9/15/22 - tools to observe our world
INDICATORS & SENSORS - tools artists and scientists use to conceptualize their world
Art and Science are both processes to understand the world around us. While facts are always changing, the residue of discovery by both science and art practices can tell us something about our historical selves, display processes by which we learn to detect and reflect the world, and inform fabulations that imagine futures for our shared world.
This eclectic group of speakers will cover several kinds “Indicators/sensors” from science and art as it relates to a 2022 Cornell Biennial commission by Jenifer Wightman --Sensing Change: Seasonal Color Shift of Species Succession -- a living, changing, and sensible art installation featured on the first floor of Mann Library from March 11-October 27.
Schedule of Events
5pm in room 160 (first floor of Mann Library) for eclectic mix of presentations come in person to room 160 or register here for remote attendance
- 5:00 Jenifer Wightman will provide some context to her work and introduce the guest speakers.
- 5:15 Eleanor Harvey, Senior Curator of 19th c. art at the Smithsonian will speak about Alexander von Humboldt- the first climate scientist and the tools he carried with him around the world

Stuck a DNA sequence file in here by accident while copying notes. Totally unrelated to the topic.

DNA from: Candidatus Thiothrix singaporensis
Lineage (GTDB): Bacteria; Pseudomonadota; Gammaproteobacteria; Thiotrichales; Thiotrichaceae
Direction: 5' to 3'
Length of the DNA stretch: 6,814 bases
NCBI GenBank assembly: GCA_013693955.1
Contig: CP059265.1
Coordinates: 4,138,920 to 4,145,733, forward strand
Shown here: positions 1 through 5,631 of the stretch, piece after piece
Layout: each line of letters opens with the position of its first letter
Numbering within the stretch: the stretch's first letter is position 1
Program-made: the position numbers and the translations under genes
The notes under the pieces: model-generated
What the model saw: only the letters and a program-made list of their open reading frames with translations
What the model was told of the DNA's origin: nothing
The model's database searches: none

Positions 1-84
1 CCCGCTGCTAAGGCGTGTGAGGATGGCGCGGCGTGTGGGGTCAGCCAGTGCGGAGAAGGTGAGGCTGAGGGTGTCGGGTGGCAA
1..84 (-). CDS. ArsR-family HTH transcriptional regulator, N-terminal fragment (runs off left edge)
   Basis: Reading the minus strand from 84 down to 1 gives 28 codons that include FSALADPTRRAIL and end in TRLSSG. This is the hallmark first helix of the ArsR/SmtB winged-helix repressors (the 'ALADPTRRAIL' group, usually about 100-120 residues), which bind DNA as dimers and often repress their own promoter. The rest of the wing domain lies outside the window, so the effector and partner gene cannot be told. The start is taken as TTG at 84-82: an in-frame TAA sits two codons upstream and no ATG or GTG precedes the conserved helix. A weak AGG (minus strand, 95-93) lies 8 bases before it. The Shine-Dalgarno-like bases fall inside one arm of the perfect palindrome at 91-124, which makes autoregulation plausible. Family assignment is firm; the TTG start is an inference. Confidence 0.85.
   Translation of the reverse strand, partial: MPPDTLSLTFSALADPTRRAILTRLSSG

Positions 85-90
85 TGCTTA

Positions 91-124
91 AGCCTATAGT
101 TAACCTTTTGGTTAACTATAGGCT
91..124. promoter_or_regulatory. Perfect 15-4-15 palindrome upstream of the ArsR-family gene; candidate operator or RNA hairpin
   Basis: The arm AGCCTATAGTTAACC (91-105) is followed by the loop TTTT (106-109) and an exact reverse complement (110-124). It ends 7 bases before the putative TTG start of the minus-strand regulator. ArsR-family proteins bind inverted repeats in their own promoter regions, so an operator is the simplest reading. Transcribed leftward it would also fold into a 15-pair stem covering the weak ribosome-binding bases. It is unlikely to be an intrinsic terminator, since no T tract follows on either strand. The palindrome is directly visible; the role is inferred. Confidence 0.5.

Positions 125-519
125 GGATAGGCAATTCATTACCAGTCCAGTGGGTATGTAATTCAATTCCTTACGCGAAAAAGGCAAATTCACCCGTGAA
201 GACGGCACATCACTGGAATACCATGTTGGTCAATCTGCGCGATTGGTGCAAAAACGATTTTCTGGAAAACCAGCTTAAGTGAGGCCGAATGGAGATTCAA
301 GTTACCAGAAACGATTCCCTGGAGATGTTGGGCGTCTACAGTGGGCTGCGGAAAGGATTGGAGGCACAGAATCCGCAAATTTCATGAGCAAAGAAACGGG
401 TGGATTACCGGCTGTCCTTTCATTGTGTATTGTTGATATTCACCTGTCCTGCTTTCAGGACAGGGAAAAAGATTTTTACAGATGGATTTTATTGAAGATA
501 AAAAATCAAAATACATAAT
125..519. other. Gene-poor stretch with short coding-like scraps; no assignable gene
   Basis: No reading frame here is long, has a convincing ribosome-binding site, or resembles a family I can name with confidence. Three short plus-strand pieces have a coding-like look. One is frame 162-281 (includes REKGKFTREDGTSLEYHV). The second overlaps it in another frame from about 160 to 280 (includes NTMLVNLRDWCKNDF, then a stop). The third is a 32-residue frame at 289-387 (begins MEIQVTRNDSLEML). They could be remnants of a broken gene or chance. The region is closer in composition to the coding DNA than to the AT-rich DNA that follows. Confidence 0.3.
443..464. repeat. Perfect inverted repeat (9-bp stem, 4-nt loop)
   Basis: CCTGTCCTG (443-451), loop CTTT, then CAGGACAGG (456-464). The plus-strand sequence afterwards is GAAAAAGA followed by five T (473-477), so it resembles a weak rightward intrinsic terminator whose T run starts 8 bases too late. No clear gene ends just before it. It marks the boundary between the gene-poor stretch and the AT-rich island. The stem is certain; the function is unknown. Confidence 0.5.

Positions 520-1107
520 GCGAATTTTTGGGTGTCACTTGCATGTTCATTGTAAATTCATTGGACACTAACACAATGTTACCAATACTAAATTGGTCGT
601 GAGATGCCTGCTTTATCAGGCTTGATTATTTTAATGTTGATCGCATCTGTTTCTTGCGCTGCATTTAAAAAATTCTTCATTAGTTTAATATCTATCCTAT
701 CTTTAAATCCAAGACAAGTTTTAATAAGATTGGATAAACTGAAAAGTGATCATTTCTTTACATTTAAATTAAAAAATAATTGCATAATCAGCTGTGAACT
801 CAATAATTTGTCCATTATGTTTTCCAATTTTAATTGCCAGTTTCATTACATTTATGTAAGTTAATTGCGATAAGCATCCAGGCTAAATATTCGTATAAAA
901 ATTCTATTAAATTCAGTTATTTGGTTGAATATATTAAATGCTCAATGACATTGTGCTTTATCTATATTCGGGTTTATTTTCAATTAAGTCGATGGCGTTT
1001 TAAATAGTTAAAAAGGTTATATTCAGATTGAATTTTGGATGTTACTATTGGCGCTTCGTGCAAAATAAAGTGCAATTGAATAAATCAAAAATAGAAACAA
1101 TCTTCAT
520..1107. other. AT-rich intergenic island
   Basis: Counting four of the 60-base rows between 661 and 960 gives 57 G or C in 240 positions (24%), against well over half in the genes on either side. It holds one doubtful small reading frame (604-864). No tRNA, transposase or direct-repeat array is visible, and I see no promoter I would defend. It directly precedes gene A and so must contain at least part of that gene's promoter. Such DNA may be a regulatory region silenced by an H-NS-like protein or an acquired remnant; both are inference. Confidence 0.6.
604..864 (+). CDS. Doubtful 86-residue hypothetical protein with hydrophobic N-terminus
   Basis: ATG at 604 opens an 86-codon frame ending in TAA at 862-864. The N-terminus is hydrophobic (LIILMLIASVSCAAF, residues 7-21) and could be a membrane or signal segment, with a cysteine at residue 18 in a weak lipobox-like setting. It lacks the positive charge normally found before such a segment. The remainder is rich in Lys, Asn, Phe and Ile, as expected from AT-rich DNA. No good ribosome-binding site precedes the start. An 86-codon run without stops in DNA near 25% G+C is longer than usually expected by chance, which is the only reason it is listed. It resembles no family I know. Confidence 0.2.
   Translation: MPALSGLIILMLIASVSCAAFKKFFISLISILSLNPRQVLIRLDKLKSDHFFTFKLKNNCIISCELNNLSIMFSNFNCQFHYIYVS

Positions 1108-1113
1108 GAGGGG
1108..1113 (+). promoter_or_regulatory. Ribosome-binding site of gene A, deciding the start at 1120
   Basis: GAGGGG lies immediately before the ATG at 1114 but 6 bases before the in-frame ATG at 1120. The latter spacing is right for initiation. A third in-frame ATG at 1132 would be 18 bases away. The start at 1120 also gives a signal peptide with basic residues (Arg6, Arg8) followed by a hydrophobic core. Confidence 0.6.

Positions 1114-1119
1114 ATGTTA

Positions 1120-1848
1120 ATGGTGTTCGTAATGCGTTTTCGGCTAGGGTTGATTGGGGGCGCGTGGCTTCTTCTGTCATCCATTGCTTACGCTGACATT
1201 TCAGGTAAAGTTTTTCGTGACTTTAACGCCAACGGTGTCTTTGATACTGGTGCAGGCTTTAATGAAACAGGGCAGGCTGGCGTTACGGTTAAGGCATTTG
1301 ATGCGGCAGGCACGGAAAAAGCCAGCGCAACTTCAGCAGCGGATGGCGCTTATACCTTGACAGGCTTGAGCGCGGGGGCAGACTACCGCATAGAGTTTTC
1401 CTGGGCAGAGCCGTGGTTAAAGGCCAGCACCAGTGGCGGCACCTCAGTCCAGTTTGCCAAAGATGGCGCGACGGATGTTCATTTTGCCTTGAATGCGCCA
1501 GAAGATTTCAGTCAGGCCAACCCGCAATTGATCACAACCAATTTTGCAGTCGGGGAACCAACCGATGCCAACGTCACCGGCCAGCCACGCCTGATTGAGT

- 5:30 Dan Lewis, Senior Curator for the History of Science and Technology at the Huntington Library will speak about the history of color catalogues
- 5:45 Jeni will make some closing remarks and open the room up for Q/A
Check out all the other Cornell Biennial Events (September 15-17), here: https://cca.cornell.edu/events/
- Thanks to Dan Lewis and Eleanor Harvey for sharing their knowledge. Thanks to Tim and Tina for curating the 2022 Cornell Biennial, Futurities Uncertain and supporting this reception. Thanks also to Mann Library for supporting this reception and to all the staff at Cornell that support events like this, with a special shout out to Eveline, Jenny, and Craig.
Some Fun References
- How Red is Dragons Blood, by Dan Lewis
- Alexander von Humboldt and the United States: Art, Nature, and Culture, by Eleanor Harvey